The Effect of Exercise on the Heart Rate and Recovery Time

The Effect of Exercise on the Heart Rate and Recovery Time

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The Effect of Exercise on the Heart Rate and Recovery Time

There are different factors that affect the heart rate, they are the
variables….

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I have decided to go for distance run for our variable. I decided that
the variables such as fitness and individual involved would be too
hard to measure fairly.



METHOD
======

As I decided to use distance run as my variable and I am going to use
Mark as my 'Guinea Pig', so I am going to make Mark run 20 meters, 40
meters, 60 meters, 80 meters and 100 meters. I am going to change the
distance run 5 times. I am going to record his resting heart rate, his
heart rate straight after exercise and time how long it takes for him
to recover. To make sure that my results are reliable and correct. I
am going to take the average of these two sets of results and use the
average for my graph and my final result.

For this experiment I am going to use…

* A heart rate monitor, to measure Marks heart rate - this consists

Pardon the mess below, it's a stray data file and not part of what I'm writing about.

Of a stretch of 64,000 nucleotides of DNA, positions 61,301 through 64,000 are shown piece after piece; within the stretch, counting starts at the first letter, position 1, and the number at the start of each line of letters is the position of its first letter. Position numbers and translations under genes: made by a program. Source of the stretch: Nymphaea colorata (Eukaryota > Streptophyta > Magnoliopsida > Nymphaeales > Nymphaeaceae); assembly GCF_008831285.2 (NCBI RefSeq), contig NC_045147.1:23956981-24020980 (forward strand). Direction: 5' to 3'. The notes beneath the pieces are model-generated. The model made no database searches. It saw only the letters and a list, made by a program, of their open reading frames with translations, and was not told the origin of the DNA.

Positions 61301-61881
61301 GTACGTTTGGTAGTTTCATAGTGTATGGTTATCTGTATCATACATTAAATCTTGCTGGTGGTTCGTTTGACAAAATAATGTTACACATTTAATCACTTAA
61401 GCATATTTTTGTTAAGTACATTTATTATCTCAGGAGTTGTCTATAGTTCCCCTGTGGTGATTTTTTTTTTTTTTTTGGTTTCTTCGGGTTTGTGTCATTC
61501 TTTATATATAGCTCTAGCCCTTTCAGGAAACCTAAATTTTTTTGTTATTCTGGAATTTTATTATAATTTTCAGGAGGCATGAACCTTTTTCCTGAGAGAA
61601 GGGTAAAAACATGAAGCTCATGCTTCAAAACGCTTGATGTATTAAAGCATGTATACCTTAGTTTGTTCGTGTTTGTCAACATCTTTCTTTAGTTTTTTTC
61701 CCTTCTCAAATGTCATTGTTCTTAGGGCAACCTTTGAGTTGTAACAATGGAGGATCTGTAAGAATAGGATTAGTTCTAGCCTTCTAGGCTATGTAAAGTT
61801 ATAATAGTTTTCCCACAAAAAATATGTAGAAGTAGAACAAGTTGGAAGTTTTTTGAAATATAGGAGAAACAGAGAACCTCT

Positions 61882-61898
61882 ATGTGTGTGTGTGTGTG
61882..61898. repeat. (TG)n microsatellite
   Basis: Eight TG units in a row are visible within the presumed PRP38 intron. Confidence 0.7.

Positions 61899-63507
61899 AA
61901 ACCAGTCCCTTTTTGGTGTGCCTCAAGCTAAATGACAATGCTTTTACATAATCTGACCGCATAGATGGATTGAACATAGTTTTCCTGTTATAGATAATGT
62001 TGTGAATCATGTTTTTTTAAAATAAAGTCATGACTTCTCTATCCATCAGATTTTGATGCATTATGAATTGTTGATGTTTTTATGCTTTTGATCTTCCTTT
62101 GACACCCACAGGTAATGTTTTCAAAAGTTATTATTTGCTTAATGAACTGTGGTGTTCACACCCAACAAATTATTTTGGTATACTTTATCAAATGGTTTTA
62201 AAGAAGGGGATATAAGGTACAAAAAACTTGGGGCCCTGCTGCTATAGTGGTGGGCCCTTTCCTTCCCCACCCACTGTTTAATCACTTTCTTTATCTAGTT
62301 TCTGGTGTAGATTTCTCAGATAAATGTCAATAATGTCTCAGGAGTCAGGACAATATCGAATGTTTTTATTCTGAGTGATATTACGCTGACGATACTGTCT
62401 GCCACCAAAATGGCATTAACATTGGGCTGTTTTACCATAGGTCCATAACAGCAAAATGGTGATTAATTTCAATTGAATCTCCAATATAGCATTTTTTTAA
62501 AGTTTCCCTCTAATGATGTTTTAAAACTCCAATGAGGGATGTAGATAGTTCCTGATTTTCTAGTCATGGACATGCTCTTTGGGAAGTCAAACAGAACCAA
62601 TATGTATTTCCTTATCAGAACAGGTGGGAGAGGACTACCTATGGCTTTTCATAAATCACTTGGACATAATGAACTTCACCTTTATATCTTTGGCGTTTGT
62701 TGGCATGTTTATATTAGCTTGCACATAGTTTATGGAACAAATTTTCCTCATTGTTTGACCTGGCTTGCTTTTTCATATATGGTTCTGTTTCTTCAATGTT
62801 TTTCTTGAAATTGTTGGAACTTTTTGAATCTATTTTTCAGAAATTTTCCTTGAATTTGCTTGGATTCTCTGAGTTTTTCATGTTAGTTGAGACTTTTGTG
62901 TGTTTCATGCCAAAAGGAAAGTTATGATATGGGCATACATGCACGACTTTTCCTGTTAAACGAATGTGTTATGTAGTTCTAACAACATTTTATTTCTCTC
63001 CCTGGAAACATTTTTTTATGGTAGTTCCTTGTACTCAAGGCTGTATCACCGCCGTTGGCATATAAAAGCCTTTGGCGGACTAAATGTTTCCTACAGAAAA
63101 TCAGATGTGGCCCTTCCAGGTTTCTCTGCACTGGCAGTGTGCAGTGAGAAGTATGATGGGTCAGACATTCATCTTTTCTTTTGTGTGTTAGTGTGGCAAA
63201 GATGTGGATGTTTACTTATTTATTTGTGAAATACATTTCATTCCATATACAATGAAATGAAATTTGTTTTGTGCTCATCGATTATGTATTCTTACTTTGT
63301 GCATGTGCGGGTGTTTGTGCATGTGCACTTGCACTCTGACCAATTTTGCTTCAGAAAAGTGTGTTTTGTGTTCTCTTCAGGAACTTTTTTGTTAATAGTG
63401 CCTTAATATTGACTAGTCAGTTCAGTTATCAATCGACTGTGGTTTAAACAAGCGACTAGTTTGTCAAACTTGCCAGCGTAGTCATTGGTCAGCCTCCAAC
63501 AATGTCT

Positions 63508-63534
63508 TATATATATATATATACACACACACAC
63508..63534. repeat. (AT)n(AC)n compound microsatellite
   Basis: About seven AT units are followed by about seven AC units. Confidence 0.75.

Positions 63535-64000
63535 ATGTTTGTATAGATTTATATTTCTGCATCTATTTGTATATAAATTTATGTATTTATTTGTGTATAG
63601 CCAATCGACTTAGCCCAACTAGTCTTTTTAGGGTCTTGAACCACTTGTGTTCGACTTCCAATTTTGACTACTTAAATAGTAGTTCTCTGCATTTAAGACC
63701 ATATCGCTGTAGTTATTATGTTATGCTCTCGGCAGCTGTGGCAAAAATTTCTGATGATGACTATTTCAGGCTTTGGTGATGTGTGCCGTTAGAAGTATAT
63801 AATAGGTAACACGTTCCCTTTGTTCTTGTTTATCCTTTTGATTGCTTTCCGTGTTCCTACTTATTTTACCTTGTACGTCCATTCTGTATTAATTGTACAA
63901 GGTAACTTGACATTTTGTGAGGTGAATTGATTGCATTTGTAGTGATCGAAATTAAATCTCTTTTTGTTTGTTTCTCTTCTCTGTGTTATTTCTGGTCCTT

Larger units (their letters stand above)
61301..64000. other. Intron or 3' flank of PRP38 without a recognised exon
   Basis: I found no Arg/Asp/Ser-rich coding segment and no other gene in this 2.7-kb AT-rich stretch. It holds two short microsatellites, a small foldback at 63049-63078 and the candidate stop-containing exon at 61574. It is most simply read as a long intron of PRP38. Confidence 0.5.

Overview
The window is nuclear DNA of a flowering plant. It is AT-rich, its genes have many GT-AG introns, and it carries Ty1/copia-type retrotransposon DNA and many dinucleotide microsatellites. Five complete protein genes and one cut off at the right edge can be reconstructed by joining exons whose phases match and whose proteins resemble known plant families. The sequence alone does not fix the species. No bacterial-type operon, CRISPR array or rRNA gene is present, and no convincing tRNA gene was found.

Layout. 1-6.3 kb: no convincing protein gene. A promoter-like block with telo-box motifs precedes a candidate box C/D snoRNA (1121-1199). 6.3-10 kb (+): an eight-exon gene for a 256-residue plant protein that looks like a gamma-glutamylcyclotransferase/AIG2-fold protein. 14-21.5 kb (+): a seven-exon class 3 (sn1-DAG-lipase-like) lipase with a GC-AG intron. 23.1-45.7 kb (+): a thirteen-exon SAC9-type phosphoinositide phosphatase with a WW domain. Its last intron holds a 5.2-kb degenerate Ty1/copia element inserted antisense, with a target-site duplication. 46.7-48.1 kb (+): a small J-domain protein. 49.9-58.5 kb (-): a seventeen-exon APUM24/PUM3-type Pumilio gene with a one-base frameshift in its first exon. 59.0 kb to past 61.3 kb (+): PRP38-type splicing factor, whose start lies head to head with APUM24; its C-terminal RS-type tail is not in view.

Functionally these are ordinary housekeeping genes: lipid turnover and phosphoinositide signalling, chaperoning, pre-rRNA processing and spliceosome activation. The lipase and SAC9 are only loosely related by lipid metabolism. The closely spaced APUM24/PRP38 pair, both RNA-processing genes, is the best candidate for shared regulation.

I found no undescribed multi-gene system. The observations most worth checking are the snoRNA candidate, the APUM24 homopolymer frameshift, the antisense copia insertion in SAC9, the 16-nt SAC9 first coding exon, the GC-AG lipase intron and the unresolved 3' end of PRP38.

of a belt and a transmitter belt. The belt is moistened so it can
read the heart rate easier, then it is placed around the chest.
The watch is fastened to the wrist where it picks up the heart
rate from the belt. You must make sure that you don't stand too
close to someone else using the belt because you may pick up their
signal.

* A tape measure, to work out how far he has to run. We will be
measuring in metres.

* A stop clock, to time how long it takes his heart rate to return
to normal, we will measure the time in minutes and seconds.

[IMAGE]

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To make this a fair test I am going to only use one variable and

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control all of the other variables, like the person doing the exercise
and the type of exercise and I am going to ask him to run at his
normal pace instead of jogging or sprinting. I am going to make sure I
use the same person each time because people come I all sorts of
shapes and sizes, so some people can run faster than others and some
people are fitter than others. Also I am going to make sure the person